And I should probably also mention Danny's red-headed, green-eyed secretary Fran Jordan. They have some sort of Velda/Hammer relationship with lots of sexual innuendo around them, but it's all pretty silly, and she doesn't contribute much to the story. 

Not sure. There's a cool scene when the blonde volcano (=Nina) storms into Danny's apartment screaming "Snake-in-the-Village!" at him:

"I'll kill you!" she announced passionately. "I'll beat your brains out and feed them to the ducks on Central Park Lane!" [Fatale]

She cracks him across the nose with her purse, and then he trips over the rug (because rather than paying attention to the blonde volcano, he instead chooses to admire its sexy body) and nosedives across the floor:

I had a vague impression of a million little white balls flying over my head, then her knee stuck me in the shoulder. The rest was a combined blur of sound and sight, something like Cape Kennedy in miniature.

So I'm not sure if this counts as a proper unconscious moment, but you'll agree that it's worth mentioning. Snakes in the Village, ducks in Central Park!
Don't really get it.

New English Library, Four Square Books, 1966. Couldn't find a scan of this edition's cover online, and I'm too lazy to make one, so I've taken the Signet edition cover which is practically identical.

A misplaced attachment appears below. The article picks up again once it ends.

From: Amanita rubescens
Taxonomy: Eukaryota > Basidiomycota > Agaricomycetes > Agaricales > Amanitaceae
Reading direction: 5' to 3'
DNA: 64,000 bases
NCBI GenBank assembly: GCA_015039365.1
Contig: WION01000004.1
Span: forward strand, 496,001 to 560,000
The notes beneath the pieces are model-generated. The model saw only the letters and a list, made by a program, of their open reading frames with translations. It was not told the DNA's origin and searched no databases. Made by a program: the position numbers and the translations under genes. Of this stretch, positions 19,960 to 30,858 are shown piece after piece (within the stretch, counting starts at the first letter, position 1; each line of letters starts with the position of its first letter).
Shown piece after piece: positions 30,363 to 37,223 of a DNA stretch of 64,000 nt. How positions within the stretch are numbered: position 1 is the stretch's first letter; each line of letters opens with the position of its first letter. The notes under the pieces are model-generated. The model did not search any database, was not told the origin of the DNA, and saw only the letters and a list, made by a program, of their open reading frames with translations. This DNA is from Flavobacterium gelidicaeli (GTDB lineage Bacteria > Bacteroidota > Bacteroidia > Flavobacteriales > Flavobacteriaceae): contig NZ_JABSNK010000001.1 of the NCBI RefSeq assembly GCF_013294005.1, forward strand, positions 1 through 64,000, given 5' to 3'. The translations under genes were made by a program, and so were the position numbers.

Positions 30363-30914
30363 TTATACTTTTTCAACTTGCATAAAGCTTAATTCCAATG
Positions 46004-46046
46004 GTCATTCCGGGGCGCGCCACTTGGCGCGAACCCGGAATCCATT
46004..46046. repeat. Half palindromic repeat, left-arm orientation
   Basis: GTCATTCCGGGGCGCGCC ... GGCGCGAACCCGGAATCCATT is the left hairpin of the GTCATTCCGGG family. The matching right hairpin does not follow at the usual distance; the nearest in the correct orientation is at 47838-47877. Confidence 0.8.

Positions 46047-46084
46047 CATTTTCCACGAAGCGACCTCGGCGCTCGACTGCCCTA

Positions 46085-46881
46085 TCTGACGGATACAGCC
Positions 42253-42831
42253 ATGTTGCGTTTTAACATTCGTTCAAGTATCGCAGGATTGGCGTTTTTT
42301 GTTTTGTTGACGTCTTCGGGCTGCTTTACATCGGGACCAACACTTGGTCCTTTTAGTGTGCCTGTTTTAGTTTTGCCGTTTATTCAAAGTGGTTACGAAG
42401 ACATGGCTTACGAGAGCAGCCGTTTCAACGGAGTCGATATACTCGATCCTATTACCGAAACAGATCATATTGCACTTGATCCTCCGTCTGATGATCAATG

It's got to be Nina since neither of the other two is blonde. And besides that, they both have small breasts (Karen's are high-peaked, and Mrs Randolph's are pointed with desire!). 

The illustration is not credited, but it's pretty obvious its author is McGinnis. If nothing else, check out her unproportionally long left leg.

Cool lines:  
Maybe it wasn't his fault, I thought generously; maybe he came from a long line of kissing cousins who just kept right on marrying each other and Charlie was the end product.

"Didn't I tell you Karen is a nympho?"
"Not in so many words," I muttered. "It doesn't faze you any?"
"I find it somewhat of a relief," he said casually. "I hate any form of physical exercise."

"You've found Frederic!" Jane's face was suddenly animated again. "That's wonderful! Where's he?"
"Down at the beach," I told her. "To be strictly accurate, he's down in the beach."[The Coolest!]